• tricia Says:

    Do all pensioners have same rights when selling i.e Spanish and English etc? Does a pensioner pay tax when selling a property? If a pensioner has residencia, PADRON, NIE is this sufficient not to pay tax? Do they need to opt out of Ingles tax system and become fiscal tax resident in Espana? Kind regards
  • Lawbird Lawyer Says:

    Dear Madam, Owners > 65 years old qualify for a CGT tax exemption on selling their primary dwelling in Spain (must be their main residence, not a second residence). Owners < 65 y.o. qualify for a roll-over benefit. They will not pay CGT taxed at 18% within the following 2 years subject to them reinvesting the sales proceeds in another property in Spain (or elsewhere) which must be used as their main residence (they must have lived in it the 3 previous years and wil lbe required to prove it providing conclusive evidence i.e. utility bills). On you speding more than 183 days in Spain you will become a fiscal resident and are subject to be taxed on your Worlwide income. This includes your UK pension, yes. A pensioner pays taxes on selling property, yes, Capital Gains Tax and Plus Valía tax with the exception above. Having residencia, NIE and Padrón makes no difference in you being liable to pay taxes on selling property. It will however affect your IHT bill. Being tax resident in Spain will make it unnecessary the buyer retains 3% of the sales proceeds on account of your CGT liability. In any case foreigners who live in Spain should join the Padrón: Embassy encourages foreigners to register on local ‘padrón’ Benefits of registering include tax reductions, access to social care and discounts 26.08.09 - Yours faithfully, Raymundo Larraín Nesbitt
  • Jenny Says:

    Can you tell me please, if you have owned your property for less than 3 years when you sell (non-resident), are you liable to pay higher tax? By that I mean, is there a set number of years defined where if a seller has owned the property for less than that number of years (as a non-resident) when he/she sells, are they liable to pay higher tax?
  • Lawbird Lawyer Says:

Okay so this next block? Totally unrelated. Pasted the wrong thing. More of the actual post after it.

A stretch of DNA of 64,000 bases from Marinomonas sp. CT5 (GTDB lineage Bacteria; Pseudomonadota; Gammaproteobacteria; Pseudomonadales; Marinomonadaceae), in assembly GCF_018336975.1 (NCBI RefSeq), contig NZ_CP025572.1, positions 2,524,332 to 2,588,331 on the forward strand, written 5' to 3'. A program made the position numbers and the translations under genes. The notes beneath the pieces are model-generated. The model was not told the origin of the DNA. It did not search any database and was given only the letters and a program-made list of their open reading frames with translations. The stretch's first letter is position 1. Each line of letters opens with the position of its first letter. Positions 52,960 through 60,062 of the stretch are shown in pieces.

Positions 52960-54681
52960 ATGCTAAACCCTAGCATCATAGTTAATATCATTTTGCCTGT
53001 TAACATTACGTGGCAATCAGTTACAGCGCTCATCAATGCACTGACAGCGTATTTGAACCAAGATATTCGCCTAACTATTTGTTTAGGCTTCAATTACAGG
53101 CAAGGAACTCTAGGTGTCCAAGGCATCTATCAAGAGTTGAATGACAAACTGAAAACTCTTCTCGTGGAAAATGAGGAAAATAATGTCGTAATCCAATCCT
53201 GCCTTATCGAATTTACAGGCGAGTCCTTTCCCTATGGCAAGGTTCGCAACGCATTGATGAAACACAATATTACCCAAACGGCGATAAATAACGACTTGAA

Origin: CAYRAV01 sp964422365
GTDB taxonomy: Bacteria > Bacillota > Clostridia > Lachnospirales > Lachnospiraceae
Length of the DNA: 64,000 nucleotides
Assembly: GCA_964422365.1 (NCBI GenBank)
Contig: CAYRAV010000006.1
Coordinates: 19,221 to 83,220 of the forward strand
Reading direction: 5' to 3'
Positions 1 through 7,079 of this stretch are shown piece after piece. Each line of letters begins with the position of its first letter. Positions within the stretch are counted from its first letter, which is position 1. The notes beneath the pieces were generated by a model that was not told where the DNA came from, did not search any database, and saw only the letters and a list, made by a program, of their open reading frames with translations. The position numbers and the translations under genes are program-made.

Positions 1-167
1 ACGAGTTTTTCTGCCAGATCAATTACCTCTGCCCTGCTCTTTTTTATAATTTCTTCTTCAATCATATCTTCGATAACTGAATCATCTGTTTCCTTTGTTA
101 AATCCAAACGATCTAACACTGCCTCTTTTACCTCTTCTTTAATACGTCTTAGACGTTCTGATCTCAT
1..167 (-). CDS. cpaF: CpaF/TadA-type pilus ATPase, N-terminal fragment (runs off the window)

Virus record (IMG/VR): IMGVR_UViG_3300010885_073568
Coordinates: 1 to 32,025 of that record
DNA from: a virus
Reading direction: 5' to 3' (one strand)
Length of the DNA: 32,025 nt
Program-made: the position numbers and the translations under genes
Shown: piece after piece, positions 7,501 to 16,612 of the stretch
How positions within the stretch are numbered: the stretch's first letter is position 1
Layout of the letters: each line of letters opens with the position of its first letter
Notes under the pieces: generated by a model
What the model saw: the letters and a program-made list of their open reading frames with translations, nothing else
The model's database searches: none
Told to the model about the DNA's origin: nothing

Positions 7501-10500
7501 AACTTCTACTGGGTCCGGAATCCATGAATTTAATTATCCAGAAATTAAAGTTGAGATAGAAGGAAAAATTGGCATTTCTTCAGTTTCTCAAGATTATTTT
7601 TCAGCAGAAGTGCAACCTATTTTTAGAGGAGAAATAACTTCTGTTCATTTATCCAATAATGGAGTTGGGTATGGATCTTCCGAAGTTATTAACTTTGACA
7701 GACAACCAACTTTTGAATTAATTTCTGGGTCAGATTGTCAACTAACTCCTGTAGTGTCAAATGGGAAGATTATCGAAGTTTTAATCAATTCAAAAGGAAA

Dear Jenny, No, it is not the case. You pay 18% CGT. Yours faithfully,
  • John Connor Says:

    If I were to sell my property in Spain I understand I'd have to pay CGT. I live in the US now, so when I pay CGT in Spain, the US can't tax me on any of the money if I send it over here over a wire transfer, right?
  • Lawbird Lawyer Says:

    If I were to sell my property in Spain I understand I'd have to pay CGT. I live in the US now, so when I pay CGT in Spain, the US can't tax me on any of the money if I send it over here over a wire transfer, right? Dear Sir, That is incorrect. In the case of UK citizens, with which I'm more familiar, they may have to pay CGT twice on selling Spanish property. Both to the Spanish Tax Office and also to the HMRC depending on how much is their UK tax rate. I'm unaware of the IRS but I suggest you query a US lawyer in the state where you live on this matter as you may be required to pay CGT twice (taxed on the difference in the US). Yours faithfully, Raymundo Larraín Nesbitt
  • carole Says:

    i am non-resident in spain i brought holiday home in 2000.in2007 i brought a larger house but could not sell holliday home,i now have buyer for holiday home,can the profits and taxes be offset against property brought in 2007. yours faithfully carole
  • Lawbird Lawyer Says:

    Dear Madam, You are querying in relation to post number 4? This will not be your case as it was not your main residence following your own post, it was a holiday house. The roll-over benefit wouldn't apply to you as it was not your main residence. Yours faithfully, Raymundo Larraín Nesbitt
  • Sue Price Says:

    When I bought my finca it cost 42000euros. The valor catastral is now 39,847,89 pesetas. I make that about 239000 euros. Ihave extended the property to a large villa. What plusvalia would I be paying if I sell?
  • Lawbird Lawyer Says: